Monday, May 10, 2004

The Justice Department yesterday reopened an investigation into the 1955 murder of Emmett Till, a 14-year-old Chicago boy whose death in Mississippi served as an early catalyst for the nation’s fledgling civil rights movement.

“Although too late to save Emmett, the slaying helped galvanize opposition to the brutality of segregation and Jim Crow,” said Assistant Attorney General R. Alexander Acosta, who leads the department’s civil rights division. “In fact, it was just 100 days later that Rosa Parks famously refused to move to the back of the bus.”

Mr. Acosta said a public television documentary and other new information suggest that participants in the killing still might be alive.

“We owe it to Emmett Till, and we owe it to ourselves, to see whether after all these years some additional measure of justice remains possible,” he said.

The five-year statute of limitations on federal charges has long been expired, but state authorities still could bring charges based on the results of the federal investigation, Mr. Acosta said. The FBI and Justice Department prosecutors have assigned to work on the investigation with Joyce Chiles, district attorney for Mississippi’s 4th Judicial Circuit.

The teenager was dragged from his bed, kidnapped and murdered on Aug. 28, 1955, while visiting his uncle in Mississippi. Mr. Acosta said the boy’s crime was that he “purportedly whistled at a white woman and, perhaps, touched her hand.”

Less than a month after the discovery of the body, Roy Bryant and his half brother, J.W. Milam, were tried but acquitted by a jury of 12 white men. It was Mr. Bryant’s wife, Carolyn, 21 at the time, who said the teenager had whistled at her.

Both men, who later confessed to the killing in a Look magazine interview, have died.

The National Association for the Advancement of Colored People and other civil rights organizations and leaders have called repeatedly for the government to reopen the case, which has been the subject of several documentary films and books.

Sen. Charles E. Schumer, New York Democrat who had called for the case to be reopened, said the Public Broadcasting Service documentary “The Murder of Emmett Till” indicated that others might have been involved.

He said he was looking for the Justice Department to “conduct a thorough, complete and speedy investigation as time is of the essence because of the advanced age of many of the potential witnesses.”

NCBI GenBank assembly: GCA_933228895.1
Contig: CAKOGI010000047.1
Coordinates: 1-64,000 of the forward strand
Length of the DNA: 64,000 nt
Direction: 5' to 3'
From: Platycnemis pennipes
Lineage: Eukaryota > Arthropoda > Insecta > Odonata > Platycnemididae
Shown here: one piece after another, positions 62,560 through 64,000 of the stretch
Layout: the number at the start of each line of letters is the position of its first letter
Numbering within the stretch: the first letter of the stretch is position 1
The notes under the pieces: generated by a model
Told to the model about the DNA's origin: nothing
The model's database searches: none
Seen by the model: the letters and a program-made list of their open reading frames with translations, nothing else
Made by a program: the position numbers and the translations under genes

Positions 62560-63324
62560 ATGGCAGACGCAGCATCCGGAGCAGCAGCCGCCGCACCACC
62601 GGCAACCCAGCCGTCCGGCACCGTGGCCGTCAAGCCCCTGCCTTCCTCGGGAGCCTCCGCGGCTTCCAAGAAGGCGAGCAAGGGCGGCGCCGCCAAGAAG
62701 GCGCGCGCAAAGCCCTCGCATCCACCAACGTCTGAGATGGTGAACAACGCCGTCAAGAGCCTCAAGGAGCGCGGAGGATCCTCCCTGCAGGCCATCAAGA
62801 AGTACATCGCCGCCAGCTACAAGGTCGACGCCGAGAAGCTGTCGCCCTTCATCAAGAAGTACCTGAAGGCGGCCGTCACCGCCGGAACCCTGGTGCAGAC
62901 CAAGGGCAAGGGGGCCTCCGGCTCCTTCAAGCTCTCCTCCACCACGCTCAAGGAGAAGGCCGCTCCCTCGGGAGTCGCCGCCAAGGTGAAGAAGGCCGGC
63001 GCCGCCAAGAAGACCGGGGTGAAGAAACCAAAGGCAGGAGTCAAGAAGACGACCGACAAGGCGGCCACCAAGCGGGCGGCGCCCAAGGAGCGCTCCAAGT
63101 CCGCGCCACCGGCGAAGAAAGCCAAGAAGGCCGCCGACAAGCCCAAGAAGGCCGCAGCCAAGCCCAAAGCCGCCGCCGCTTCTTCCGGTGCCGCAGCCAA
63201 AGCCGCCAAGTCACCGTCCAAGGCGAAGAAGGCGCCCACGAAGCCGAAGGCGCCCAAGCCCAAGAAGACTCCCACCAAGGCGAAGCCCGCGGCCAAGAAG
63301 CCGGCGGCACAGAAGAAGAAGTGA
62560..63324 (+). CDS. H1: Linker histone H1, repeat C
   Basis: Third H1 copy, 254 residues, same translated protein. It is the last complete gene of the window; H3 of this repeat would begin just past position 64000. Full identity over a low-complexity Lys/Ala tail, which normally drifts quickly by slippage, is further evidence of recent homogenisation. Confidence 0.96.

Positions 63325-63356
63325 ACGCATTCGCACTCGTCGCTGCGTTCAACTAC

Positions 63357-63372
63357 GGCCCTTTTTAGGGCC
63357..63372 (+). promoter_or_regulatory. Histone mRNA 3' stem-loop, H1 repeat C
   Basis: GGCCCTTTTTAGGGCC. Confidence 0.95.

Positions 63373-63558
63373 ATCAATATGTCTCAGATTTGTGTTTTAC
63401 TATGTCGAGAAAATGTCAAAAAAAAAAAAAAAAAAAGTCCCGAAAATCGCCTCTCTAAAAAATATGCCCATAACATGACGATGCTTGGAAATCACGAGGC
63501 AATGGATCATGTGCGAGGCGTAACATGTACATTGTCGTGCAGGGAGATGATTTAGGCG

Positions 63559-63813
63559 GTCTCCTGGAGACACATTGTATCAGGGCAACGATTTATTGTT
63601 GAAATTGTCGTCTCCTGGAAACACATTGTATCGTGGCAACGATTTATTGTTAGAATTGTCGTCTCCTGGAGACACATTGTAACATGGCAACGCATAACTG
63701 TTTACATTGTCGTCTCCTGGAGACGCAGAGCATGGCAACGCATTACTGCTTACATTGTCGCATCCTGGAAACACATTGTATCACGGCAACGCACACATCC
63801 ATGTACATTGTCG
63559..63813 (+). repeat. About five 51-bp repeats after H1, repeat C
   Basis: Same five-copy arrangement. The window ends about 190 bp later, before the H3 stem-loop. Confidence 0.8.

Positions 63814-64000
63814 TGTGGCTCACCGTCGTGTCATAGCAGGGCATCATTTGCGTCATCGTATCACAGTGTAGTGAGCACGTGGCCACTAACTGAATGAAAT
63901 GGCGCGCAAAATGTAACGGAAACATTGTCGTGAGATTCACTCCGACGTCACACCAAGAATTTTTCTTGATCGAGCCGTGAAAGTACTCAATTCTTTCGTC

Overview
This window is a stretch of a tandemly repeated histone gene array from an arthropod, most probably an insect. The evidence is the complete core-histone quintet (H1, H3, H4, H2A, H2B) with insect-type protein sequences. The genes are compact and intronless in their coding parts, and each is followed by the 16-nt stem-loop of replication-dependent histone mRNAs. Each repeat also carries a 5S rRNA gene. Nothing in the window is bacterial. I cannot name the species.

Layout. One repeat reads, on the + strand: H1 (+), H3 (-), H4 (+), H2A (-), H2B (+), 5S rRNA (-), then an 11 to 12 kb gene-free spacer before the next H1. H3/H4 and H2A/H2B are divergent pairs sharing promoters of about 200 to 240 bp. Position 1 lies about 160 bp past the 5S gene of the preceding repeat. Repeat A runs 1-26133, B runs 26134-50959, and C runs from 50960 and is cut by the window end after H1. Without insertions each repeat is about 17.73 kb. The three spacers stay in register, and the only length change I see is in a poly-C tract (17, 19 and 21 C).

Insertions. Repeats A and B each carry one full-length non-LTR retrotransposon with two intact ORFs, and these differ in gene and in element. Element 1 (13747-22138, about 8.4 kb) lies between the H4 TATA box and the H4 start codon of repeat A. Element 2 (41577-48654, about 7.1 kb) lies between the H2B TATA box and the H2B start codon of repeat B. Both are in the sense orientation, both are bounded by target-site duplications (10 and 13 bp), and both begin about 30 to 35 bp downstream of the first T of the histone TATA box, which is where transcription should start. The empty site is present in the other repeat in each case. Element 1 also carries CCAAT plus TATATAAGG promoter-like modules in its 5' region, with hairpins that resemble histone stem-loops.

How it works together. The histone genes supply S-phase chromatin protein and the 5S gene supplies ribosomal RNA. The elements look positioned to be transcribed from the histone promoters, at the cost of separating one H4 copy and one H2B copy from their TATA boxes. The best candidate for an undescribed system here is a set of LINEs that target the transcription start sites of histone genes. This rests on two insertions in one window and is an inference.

In the Look interview, Milam said he told the teenager he was “tired of them sending your kind down here to stir up trouble.” He said he told the boy he sought to “make an example of you, just so everybody can know how me and my folks stand.”

The two men were accused of abducting the boy from his uncle’s home in Money, Miss., and beating and then fatally shooting him before throwing his mutilated body into the Tallahatchie River, where it was discovered three days later.

Milam told the magazine he and Bryant beat the boy, shot him in the head with a .45-caliber pistol, tied a metal stand to his neck with barbed wire and pushed his body into the river. Because they had been acquitted, they could not be tried again.

“The jury acquitted, despite eyewitness testimony as to the defendants’ identities,” Mr. Acosta said. “In closing, defense counsel had appealed to jury members’ white heritage, suggesting that their Anglo-Saxon fathers would turn over in their graves if they lacked the courage to free these men.”

Mr. Acosta noted that the jury deliberated only 67 minutes, although one juror suggested at the time that it would not have taken that long if they hadn’t stopped to drink a soda pop.

Although the boy’s face had been battered beyond recognition and a bullet hole was in his head, his mother, Mamie Till, held an open-casket funeral to show the world “what they did to my boy.” Mrs. Till died last year in Chicago. She was 81.

“Over four days, thousands witnessed the injuries on Emmett’s body. Pictures and magazine articles of Emmett’s murder shocked our country,” Mr. Acosta said. “Emmett Till’s brutal murder and grotesque miscarriage of justice moved this nation.”

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